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The Historiographic Nature of Lucianic Polemic in the Quomodo Historia Conscribenda Sit

Luther Karper

Brown University

This paper offers a new interpretation of the first half of Lucian’s How to Write History (Quomodo historia conscribenda sit), which is characterized by scathing invective against the supposed historians of the Parthian Wars of the 160s.  This first section of the work has traditionally been read as a series of examples of how not to write history (Marincola 1997), but it has likewise been noted that the hyperbolic nature of Lucian’s negative examples suggests that he either exaggerated or fabricated the targets of his invective (Macleod 1991).  If this is so, then it greatly diminishes their pedagogic utility as negative examples.  Furthermore, if we accept this interpretation, then we are left with an apparently comical first half attached to a serious guide to writing history, and this presents readers with a seemingly unbalanced work that is neither completely humorous nor entirely useful.  Rather than reading the “non-Quomodo” section of Lucian’s work as a purely comedic satire meant to entertain, I argue in this paper that it should instead be read as a component of Greek historiography meant to educate the reader by providing examples of historiographic polemic and invective.

Although Lucian is, ostensibly, concerned with the canonical trinity, Herodotus, Thucydides, and Xenophon, and how they might be emulated, his instructions clearly belong to the historiographic school of Polybius.  If we turn to the second half of Lucian’s Quomodo, we find that the methods he recommends are astoundingly similar to those followed by Polybius (Georgiadou and Larmour 1994; Hall 1981; Baldwin 1973).  To cite just one example specifically, Lucian (Hist. Conscr. 37) states that a man who is to write history must know how to command, employ siege equipment, make use of weapons, and maneuver cavalry.  Polybius advocated for the same sort of historian (12.25h; 12.25g), and argued that one should only write about war if one has been to war.  Both Lucian and Polybius recommend that historians avoid encomium, be experienced in military and political affairs, practice autopsy, employ geographic descriptions scientifically, and consider carefully the evidence before composition.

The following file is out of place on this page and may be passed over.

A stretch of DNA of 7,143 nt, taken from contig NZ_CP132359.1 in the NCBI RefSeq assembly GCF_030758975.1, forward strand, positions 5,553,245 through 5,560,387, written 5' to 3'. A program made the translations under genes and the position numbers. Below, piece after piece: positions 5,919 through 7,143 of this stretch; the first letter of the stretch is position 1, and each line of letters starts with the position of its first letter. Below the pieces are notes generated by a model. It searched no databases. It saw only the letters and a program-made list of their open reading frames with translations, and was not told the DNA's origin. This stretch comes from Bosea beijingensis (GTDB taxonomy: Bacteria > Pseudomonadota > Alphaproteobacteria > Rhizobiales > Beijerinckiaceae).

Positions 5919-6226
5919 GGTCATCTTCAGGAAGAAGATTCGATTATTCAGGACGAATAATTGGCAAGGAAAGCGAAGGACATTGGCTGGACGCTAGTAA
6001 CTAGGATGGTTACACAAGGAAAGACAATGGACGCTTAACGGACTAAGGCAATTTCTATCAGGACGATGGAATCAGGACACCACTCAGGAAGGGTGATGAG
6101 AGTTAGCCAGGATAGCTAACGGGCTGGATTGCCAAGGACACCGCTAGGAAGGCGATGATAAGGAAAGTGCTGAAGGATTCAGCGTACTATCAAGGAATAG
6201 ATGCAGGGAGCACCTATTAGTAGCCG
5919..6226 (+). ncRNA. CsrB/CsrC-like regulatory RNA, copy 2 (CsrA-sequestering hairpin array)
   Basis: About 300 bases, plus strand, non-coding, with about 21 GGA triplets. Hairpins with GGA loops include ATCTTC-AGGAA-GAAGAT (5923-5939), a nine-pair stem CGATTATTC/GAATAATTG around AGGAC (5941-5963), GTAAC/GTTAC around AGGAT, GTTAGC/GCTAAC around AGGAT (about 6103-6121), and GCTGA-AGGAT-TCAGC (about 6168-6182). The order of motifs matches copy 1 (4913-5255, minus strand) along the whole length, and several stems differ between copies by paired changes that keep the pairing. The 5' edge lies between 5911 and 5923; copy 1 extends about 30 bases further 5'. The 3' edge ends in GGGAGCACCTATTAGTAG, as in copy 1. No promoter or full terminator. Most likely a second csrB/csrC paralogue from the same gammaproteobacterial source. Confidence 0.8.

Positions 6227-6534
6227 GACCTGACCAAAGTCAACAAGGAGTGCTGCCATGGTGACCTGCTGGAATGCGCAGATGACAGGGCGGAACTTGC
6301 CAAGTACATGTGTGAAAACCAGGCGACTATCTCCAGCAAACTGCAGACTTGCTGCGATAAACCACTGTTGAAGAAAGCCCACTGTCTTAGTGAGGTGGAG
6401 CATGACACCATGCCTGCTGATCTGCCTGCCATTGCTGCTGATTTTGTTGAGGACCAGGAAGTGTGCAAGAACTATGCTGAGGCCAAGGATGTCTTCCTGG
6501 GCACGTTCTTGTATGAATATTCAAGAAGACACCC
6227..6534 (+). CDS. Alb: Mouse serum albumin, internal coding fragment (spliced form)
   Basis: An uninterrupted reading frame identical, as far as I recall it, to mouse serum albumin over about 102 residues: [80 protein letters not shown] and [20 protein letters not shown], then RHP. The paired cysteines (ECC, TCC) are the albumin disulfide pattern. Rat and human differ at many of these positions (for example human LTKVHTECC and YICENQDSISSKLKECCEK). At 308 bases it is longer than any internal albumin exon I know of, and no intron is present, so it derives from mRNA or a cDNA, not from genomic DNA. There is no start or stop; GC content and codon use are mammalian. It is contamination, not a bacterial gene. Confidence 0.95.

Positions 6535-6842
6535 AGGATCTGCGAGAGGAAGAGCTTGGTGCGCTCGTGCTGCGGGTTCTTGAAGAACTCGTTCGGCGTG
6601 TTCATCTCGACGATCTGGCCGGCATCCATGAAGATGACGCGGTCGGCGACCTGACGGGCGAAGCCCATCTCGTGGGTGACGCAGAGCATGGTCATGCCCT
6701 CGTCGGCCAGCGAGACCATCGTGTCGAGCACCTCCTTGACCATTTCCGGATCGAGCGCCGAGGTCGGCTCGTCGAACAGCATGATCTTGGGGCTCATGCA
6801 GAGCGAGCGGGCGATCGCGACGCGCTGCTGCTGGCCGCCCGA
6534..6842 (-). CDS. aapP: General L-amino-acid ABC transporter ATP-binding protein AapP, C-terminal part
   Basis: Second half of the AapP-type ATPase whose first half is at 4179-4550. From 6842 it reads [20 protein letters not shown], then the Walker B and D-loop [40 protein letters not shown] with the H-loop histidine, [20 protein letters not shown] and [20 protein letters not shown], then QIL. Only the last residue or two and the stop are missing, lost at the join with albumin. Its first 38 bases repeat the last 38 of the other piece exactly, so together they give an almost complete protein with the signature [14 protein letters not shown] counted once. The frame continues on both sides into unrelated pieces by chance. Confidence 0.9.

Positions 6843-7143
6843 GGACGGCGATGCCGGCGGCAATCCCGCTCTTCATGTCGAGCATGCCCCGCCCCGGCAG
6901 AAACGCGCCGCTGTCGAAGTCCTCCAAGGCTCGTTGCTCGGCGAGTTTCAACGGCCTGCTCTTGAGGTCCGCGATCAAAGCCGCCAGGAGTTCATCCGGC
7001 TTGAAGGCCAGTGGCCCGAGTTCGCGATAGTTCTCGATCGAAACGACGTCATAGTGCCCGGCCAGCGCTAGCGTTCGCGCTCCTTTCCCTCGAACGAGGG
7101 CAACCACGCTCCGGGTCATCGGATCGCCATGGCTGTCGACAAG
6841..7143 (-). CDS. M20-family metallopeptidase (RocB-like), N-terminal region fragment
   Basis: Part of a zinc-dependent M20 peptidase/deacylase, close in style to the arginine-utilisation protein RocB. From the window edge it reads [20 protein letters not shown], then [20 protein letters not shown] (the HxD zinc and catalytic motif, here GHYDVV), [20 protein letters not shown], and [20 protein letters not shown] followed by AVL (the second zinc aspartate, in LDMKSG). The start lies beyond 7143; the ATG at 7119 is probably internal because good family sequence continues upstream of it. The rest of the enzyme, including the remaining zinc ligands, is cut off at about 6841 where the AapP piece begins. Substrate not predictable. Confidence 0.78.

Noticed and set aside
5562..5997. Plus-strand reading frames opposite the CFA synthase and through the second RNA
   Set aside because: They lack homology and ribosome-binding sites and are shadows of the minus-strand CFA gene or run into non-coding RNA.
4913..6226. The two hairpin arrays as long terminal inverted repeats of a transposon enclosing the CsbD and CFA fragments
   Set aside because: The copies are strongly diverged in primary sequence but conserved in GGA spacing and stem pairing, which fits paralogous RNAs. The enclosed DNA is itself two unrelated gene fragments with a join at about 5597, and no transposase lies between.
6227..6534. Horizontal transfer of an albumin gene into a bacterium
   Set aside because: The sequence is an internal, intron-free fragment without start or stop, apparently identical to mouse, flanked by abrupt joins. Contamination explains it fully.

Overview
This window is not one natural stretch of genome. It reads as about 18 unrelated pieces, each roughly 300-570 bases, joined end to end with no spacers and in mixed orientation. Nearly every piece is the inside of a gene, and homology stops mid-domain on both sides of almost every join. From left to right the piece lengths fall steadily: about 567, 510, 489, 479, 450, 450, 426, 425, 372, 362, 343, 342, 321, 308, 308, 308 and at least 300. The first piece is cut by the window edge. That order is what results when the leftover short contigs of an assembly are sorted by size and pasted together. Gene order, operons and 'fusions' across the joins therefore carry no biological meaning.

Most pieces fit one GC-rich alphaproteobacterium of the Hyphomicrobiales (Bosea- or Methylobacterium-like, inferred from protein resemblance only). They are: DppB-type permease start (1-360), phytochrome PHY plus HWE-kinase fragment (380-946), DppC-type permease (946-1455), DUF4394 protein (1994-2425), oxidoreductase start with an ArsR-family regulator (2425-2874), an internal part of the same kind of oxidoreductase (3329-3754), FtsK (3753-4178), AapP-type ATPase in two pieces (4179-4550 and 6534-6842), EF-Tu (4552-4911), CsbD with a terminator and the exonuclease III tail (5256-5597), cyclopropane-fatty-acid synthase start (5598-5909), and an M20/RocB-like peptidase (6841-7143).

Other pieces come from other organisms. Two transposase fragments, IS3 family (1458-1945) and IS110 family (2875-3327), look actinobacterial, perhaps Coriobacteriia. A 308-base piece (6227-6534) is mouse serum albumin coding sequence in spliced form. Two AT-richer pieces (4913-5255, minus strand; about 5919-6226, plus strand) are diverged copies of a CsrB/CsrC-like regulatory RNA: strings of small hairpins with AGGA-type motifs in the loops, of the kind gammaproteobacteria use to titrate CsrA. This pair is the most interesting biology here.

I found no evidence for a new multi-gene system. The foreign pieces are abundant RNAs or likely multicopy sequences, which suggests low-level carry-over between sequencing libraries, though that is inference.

The many clear links between the style of historiography described by Lucian and the method advocated by Polybius suggest that Lucian also knew of and appreciated Polybius’ use of polemic and invective against other historians.  To note one clear parallel, Lucian accuses a shoddy historian of failing even to achieve barbershop-levels of knowledge (Hist. Conscr. 24).  This rebuke coincides with Polybius’ critique of Chaereas and Sosylus, whose words he compares to the babbling of barbershop gossip (3.20.5).  Polybius, moreover, was not the only post-Classical historian to rebuke his rivals (Baron 2013; Schepens 1990; Walbank 1962).  Indeed, Timaeus himself is said by Polybius (12.25c.1-2) to have bolstered his own credentials by indicting rival historians, and Josephus (Ap. 1.15-18) and Cicero (Fin. 2.80) criticize Greek scholars for their many disagreements and indictments of one another.  Polybian polemic may have been unusually caustic (Walbank 1962), but the fact that polemic in general was not uncommon in Greek historiography strengthens the pedagogic utility of the many examples provided by Lucian.

We can conclude, I argue, that Lucian, satirical showman that he was, nevertheless wrote a useful historiographic guide in line with a Polybian-style historiography.  The stinging invective therein, so characteristic of Lucian, was every bit at home in the sort of history that he argued one should write.  The latter half of the Quomodo, I contend, was not a pro forma appendix to a primarily satirical work, and it worked in tandem with a pedagogically relevant first half that sought to do more than show readers “what to avoid.”  I further argue that Lucian not only understood, but employed polemic of a Polybian sort that likewise fits within a wider Greek historiographic tradition, thereby creating a fully serious, yet pleasantly humorous Quomodo.  If Lucian never mentioned the rhetorical power of historiographic invective, so much the cleverer his mastery of it becomes.

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Literature of Empire

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